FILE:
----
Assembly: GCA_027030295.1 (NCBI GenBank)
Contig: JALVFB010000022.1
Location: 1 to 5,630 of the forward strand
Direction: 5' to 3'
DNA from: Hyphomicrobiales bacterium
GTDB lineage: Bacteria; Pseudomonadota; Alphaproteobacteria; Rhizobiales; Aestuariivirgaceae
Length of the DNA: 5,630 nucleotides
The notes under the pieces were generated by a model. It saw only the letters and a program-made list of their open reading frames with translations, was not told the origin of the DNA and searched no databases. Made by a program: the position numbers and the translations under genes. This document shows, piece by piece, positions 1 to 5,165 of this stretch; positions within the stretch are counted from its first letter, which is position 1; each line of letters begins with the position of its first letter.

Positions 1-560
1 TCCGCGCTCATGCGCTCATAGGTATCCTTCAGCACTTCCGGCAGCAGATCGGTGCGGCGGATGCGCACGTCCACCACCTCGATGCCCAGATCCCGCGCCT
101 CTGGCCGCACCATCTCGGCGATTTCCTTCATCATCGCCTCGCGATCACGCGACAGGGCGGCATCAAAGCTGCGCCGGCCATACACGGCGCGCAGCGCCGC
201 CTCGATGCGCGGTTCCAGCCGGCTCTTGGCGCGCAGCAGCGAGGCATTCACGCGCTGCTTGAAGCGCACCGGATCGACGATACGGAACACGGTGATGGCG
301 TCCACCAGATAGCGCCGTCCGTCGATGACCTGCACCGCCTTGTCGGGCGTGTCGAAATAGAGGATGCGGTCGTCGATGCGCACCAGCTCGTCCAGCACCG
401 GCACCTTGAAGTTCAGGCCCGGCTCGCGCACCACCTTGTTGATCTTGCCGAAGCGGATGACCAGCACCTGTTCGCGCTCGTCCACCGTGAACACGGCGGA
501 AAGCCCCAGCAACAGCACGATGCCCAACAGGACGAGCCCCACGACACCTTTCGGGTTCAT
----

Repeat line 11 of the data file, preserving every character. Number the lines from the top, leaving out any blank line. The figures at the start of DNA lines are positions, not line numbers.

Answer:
101 CTGGCCGCACCATCTCGGCGATTTCCTTCATCATCGCCTCGCGATCACGCGACAGGGCGGCATCAAAGCTGCGCCGGCCATACACGGCGCGCAGCGCCGC